Needed: Social Reality Manager

NaNoWriMo2016So… my social reality manager quit.

I’m a Figment. I’m not real. I have to have a real person to interact with reality for me. I’ve had the same person since the very beginning.  Unfortunately, she up and quit on me due to what she called “the stresses of the job”.

This means I’m now limited in how I can interact with my beloved fanbase. Apparently Facebook frowns on unreal people using their service, so I no longer have a Facebook presence. Twitter and Google appear to me more forgiving, so I’ll continue to use Twitter when I remember to and, perhaps, I may get around to using Google+ more.

However, if you’re used to finding me on Facebook, you may want to either start checking here occasionally or to follow me on Twitter (@Zanzibar7writer) or Google+ (Zanzibar 7 Schwarznegger). Updates will still be posted to both sites.

Thanks. Back to working on NaNo prep now. Less than one week to go.

NaNoWriMo Prep: Step Three, Plotting Characters

NaNoWriMo2016

I’m going to get to the character part, but first I’m going to take a quick side step. What have you not prepped for that has nothing to do with writing in November?

  • You have told family and friends that you will not be socializing unless it’s at a write-in
  • You have told family and friends you can manage fifteen minutes of socializing at a time IF they bring food and caffeine
  • You have stocked up on foodstuffs, either freezer meals, pre-made dinners, cash for eating out, or family/friends bribery
  • You are prepared to do one very good, deep housecleaning on the week of November 1st and then to just to touch-ups during breaks for an entire month
  • You have shunted laundry duty to the spousal unit, children, or paid person. Or parental unit. Barring that, you have figured out how to do laundry between sprints.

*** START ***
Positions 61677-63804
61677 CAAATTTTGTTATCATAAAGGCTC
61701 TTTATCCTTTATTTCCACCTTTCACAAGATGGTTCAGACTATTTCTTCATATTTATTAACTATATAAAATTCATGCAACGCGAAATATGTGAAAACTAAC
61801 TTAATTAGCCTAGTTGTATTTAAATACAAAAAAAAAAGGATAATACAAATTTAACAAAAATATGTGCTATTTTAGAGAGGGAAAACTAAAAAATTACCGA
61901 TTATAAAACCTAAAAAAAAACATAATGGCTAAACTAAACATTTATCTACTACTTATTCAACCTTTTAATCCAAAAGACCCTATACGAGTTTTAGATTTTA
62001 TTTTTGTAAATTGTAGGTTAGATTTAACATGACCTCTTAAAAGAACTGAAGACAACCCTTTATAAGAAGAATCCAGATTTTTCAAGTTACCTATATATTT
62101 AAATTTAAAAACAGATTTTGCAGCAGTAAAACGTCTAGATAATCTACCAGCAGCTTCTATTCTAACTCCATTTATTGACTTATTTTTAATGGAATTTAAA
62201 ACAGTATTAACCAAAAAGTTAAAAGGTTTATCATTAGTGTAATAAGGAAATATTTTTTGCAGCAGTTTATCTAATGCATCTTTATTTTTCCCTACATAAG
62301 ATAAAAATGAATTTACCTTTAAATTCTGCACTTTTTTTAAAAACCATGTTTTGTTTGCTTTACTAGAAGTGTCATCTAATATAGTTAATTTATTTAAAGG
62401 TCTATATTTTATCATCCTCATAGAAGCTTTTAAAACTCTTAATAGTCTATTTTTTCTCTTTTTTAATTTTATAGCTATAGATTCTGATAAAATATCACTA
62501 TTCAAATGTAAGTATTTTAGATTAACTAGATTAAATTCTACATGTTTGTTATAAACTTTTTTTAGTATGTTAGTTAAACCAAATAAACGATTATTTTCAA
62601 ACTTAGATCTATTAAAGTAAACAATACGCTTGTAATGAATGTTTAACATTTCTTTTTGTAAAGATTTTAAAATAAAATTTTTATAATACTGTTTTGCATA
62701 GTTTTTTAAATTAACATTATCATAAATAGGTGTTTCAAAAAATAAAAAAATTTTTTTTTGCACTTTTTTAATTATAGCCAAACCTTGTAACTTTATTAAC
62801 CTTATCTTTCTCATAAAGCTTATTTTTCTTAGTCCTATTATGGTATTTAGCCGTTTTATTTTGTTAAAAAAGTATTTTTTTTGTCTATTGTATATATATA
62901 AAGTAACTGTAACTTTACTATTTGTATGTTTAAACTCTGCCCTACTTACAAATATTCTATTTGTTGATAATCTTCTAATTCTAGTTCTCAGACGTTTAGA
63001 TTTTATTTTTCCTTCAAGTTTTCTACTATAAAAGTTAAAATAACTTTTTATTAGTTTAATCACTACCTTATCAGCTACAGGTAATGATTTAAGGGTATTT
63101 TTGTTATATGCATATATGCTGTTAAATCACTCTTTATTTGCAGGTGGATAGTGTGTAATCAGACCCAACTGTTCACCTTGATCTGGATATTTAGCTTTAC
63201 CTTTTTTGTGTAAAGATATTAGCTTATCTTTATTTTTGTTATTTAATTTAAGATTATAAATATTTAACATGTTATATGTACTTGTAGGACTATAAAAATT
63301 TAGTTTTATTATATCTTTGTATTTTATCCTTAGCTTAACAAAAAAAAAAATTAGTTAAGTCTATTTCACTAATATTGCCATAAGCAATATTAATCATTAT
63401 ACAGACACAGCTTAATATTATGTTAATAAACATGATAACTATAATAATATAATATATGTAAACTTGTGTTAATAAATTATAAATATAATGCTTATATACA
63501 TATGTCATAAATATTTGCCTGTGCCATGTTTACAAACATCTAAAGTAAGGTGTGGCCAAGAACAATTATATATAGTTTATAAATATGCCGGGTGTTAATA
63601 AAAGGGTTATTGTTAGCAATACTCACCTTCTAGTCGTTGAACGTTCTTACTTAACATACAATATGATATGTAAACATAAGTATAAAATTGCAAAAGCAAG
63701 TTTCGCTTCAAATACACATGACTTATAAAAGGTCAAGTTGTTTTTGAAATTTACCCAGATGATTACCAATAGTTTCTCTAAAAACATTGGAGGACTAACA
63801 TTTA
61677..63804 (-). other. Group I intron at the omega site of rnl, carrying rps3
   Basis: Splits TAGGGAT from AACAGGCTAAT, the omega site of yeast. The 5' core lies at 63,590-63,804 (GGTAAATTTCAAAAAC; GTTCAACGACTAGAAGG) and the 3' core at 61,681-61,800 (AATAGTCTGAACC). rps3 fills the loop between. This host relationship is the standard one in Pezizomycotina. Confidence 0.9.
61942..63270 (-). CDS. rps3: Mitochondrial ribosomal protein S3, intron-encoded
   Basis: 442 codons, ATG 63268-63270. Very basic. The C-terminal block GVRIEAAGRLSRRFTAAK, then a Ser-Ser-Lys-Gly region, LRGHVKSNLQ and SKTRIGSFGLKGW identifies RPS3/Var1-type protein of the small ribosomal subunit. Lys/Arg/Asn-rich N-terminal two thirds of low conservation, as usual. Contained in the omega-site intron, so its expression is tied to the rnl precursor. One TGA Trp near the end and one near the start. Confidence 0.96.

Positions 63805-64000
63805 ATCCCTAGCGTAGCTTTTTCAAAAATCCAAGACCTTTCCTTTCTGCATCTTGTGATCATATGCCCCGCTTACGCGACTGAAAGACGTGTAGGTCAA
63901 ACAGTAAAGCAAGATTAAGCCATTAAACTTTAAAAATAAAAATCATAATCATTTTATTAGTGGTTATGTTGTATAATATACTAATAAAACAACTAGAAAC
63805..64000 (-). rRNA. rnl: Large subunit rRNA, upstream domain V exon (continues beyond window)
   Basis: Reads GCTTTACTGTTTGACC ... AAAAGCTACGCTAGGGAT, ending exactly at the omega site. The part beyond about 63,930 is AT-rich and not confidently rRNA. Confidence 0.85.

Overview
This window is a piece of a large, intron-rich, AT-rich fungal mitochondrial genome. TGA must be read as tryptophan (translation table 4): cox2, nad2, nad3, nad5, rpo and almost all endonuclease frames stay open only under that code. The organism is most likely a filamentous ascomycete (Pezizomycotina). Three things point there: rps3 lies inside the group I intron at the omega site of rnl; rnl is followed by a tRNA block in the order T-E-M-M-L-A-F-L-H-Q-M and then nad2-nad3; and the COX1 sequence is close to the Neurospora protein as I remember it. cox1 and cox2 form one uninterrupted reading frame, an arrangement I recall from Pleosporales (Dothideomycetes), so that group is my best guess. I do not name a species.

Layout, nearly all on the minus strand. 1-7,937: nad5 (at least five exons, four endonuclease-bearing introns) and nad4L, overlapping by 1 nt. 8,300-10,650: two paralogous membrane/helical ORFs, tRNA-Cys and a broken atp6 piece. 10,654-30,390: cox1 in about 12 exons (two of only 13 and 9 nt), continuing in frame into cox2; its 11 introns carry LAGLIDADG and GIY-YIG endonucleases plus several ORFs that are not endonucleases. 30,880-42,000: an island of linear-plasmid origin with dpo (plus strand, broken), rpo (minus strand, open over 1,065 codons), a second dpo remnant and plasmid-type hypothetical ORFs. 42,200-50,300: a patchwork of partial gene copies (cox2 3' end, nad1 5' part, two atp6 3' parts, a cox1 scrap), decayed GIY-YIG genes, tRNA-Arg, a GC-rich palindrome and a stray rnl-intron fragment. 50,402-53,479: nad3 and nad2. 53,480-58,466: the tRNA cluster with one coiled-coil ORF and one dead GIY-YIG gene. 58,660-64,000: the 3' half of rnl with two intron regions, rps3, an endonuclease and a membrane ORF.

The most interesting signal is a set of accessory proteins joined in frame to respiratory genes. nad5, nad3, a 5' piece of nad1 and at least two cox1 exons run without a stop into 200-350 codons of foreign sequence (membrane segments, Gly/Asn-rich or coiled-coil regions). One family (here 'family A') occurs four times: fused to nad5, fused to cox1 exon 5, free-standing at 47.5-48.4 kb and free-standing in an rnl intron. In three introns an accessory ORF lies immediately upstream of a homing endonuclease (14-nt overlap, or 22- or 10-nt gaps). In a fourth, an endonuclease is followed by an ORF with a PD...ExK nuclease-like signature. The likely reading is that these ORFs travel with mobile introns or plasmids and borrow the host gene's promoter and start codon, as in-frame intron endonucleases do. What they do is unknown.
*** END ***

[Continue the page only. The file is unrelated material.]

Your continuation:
• You know how to ninja write at the table while socializing during Thanksgiving.
  • You already purchased Christmas presents (or you can deal with the “after Thanksgiving” rush)
  • You figured out how to write on your phone, tablet, laptop, desktop, and (if necessary) regular paper and will be carrying as many items of mass wordage on you as possible at all times.

Okay, now that we’re past all that, let’s talk character stuff.

There are, largely, two types of people when it comes to characters: there are those who write plot-driven stories and the characters are revealed by how they interact with the plot or there are those who write character-driven stories and the plot is revealed by how the characters would naturally behave in a situation. My theory is that plotters tend to be the former and pantsers tend to be the latter, but it’s not a hard and fast line.

If you are the former, you may not need to do a lot of character set-up ahead of time (which amuses me, since these are the plotters). Names. Rough character sheet. The rest will come to you.

If you are the latter, you may have detailed character sheets for each person who shows up in your novel. You may know more about your MC than a good stalker, maybe more than a good diary.

I have to admit, I’m a plot-driven writer. I learn about characters as I write, rather than making them up ahead of time. So I can’t help much with character development. But here are some sheets for those of you who like to have a handle on your characters before you write the first word.

However you choose to get to know your characters, at least get a name list and rough description list ahead of time.

Really. You’ll thank me later. Or send chocolate. Or books. Money would be fine. But… I’ll settle for thanks.

NaNoWriMo Prep: Step Two, Developing the Plot

NaNoWriMo2016

You can go into NaNoWriMo cold, with nothing. You can. I can’t. I break out in a cold sweat thinking about staring at that screen, knowing I have to write a minimum of 1,667 words that day, hoping something will come to me.

No, thanks. I’m going into NaNo prepped. Those of you hardy souls who do not, I salute you. From far away. With a full CDC virus-protection suit on, just in case the insanity is contagious.